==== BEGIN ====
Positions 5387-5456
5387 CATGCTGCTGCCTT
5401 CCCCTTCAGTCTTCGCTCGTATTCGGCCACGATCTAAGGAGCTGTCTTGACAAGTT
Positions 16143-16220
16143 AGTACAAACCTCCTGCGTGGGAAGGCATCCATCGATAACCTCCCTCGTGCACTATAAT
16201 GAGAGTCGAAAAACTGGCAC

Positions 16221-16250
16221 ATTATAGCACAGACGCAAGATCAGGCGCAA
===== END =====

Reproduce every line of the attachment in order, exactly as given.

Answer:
Positions 5387-5456
5387 CATGCTGCTGCCTT
5401 CCCCTTCAGTCTTCGCTCGTATTCGGCCACGATCTAAGGAGCTGTCTTGACAAGTT
Positions 16143-16220
16143 AGTACAAACCTCCTGCGTGGGAAGGCATCCATCGATAACCTCCCTCGTGCACTATAAT
16201 GAGAGTCGAAAAACTGGCAC

Positions 16221-16250
16221 ATTATAGCACAGACGCAAGATCAGGCGCAA